BP OIL SPILL IN 2010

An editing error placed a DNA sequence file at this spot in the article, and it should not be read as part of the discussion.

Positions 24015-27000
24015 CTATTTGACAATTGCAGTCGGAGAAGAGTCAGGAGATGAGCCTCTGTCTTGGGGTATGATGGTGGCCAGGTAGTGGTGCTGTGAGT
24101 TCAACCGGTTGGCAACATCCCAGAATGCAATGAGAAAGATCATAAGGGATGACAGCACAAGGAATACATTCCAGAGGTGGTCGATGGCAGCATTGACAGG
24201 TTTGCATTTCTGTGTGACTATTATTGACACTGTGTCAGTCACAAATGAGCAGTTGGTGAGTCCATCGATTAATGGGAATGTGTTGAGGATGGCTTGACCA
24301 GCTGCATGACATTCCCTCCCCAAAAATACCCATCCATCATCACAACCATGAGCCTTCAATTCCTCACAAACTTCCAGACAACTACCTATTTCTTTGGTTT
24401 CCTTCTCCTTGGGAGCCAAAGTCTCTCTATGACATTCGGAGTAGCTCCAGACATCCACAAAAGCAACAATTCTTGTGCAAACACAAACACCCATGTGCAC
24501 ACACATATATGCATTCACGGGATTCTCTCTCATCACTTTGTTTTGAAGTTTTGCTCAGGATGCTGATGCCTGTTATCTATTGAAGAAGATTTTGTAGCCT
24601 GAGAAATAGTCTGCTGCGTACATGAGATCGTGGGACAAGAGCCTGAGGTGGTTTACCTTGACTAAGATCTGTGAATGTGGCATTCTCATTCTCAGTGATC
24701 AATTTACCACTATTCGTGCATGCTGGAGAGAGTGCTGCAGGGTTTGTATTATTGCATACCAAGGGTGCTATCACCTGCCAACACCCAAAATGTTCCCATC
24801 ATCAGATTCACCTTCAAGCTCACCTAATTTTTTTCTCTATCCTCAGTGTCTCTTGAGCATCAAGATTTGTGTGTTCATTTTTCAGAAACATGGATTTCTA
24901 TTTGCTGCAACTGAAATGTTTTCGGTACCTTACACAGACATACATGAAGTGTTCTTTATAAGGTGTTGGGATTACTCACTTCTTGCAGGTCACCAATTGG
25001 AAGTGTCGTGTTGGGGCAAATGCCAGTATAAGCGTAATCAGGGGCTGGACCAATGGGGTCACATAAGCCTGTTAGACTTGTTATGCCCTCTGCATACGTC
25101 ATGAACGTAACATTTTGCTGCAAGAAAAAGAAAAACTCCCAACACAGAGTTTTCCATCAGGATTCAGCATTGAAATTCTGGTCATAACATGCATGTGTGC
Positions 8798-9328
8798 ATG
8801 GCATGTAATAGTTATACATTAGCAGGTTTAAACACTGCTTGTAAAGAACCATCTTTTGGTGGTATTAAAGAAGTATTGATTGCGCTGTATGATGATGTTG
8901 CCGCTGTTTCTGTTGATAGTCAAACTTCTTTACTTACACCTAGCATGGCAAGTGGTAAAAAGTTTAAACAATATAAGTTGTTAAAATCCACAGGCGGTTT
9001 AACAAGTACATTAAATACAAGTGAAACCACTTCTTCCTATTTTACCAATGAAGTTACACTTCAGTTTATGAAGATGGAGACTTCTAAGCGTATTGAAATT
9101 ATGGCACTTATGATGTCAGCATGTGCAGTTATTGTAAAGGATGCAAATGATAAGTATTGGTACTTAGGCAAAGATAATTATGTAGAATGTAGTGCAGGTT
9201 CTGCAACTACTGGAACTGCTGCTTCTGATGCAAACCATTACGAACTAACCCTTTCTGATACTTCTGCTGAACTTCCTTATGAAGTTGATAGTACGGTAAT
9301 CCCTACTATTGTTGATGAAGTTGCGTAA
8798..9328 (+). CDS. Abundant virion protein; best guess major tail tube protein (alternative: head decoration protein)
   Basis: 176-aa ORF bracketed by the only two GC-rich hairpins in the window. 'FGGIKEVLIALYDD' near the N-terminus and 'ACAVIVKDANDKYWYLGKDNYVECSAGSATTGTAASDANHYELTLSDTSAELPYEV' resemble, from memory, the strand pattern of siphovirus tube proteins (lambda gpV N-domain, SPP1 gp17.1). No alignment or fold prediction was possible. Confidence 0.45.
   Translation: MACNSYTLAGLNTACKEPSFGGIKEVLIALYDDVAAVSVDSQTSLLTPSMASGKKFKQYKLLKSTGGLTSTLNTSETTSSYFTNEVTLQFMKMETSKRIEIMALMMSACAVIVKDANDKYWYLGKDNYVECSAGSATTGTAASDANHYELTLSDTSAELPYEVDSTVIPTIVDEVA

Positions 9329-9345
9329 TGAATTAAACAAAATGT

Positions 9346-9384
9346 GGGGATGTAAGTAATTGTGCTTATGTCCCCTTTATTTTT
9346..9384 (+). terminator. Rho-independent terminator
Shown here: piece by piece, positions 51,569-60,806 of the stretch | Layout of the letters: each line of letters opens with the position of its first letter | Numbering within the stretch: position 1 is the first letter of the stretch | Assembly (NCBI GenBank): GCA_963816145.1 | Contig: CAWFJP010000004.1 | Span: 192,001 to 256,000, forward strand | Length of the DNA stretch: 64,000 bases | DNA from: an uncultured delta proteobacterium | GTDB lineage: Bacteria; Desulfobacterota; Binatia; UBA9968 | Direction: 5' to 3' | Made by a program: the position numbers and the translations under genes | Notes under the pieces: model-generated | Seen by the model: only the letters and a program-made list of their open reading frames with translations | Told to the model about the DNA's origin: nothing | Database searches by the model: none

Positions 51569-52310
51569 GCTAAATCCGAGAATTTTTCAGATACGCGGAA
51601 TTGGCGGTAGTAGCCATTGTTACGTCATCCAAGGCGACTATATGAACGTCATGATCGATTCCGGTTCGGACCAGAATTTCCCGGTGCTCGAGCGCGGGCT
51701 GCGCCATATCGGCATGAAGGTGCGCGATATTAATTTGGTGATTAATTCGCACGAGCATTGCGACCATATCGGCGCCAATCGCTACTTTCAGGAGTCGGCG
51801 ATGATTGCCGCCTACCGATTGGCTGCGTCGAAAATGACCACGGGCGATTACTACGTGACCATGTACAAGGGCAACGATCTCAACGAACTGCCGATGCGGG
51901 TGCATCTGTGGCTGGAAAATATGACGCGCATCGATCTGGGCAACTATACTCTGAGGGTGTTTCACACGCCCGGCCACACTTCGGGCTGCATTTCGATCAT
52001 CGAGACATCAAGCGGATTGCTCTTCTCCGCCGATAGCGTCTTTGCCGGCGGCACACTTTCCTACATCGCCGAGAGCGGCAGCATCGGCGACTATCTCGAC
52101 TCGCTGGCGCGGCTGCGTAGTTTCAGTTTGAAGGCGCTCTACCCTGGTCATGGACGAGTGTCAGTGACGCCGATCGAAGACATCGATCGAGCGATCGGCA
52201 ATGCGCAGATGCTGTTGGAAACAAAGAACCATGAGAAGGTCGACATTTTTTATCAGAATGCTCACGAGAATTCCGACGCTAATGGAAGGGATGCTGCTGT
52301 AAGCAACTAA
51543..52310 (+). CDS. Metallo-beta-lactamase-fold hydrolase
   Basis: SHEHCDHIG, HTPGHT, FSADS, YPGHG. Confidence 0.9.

April 20th was a tragic day for BP and the crew of the Transocean’s Deepwater Horizon. “Floating fifty-two miles off the coast of Louisiana in 5,000 feet of water was an oil rig drilling in the Gulf of Mexico.” (Hoffman, 2010) What unfolded next will go down in history as the worst accidental oil spill in the world. “The oil well a mile below the surface of the Gulf blew up from high-pressure methane gas expanding into the drill. As a result of the explosion, it ended up taking 11 people’s lives. BP made several attempts to plug the well but was unsuccessful. The estimated oil flow rate was as high as 2.5 million gallons a day until the well was capped on July 15, 2010. Oil gushed from the broken well for more than 85 days, oiled 572 miles of the Gulf shoreline, and killed vast numbers of birds and marine life.” (Hoffman, 2010) Numerous investigations explored the causes of the explosion and record-setting spill. “In September of year 2011 the U.S. government’s report, pointed out defective cement on the well, faulting mostly BP, but also rig operator Transocean and contractor Halliburton. Earlier in 2011, a White House commission blamed BP and its partners for a series of cost-cutting decisions and an insufficient safety system.” (Hoffman, 2010) “It is nearly impossible to measure the level of negative externalities involved in this crisis. The after effects of the 2010 oil spill has had a significant toll within and throughout the surrounding area of the Gulf of Mexico; ranging from various environmental disasters to local businesses and home owners. The people of the region are potentially at risk of illnesses, and have lost a lot income as a result of the oil spill. Even with the direction of the Federal Government it is no wonder why businesses have invested billions of dollars to help clean up The Gulf of Mexico. As of late December BP has spent more than $14 billion on response activities.” (The BP oil spill at one year). BP has stated, “Throughout this disaster we’ve sought to work closely with the government, local residents, shareholders, employees, the wider industry and the media.”(Deepwater Horizon accident and response). However, various citizens in the local area and organizations around the world are still dissatisfied with the efforts made by BP to amend the wrongs. “Particularly concerning the Gulf ecosystem implications of the initial spill may only be the start of the problem. It seems the long term effects of the spill are difficult to determine and estimate in future years. Currently, roughly 6000 birds, 600 sea turtles and 100 marine mammals’ carcasses have been found in and around the oil spill.”(The BP oil spill at one year). “Businesses and the local people have gone through tough times since the oil spill. Potentially the oil spill could affect the health of people, including: cancers, abnormal breathing and hormonal changes. It is important to remember that these are effects that most likely will take place in the long term.” (Stories from the Gulf). Many of the public may be unaware of the positive factors that have formed from the 2010 oil spill, especially when referring to job opportunities. “Wilkie, vice president of Sebastian, Fla.-based Granite Environmental, is working full-throttle to fill his Oklahoma and Florida factories with new employees to handle the crush of orders for cleanup equipment.” (BP creates a wave…) Various cleaning businesses have had to hire new employees to keep up with the demand for new equipment to clean up the mess made by the oil. “More importantly it isn’t just these cleanup businesses that are making a surge in sales. Hotels for example are seeing a huge rise in demand for rooms due to the workers involved in the cleanup. Venice Inn Motel, based on the coastal Louisiana, says they are seeing a wave of business from the workers involved in the cleanup.” (BP creates a wave…). “The owner of both...
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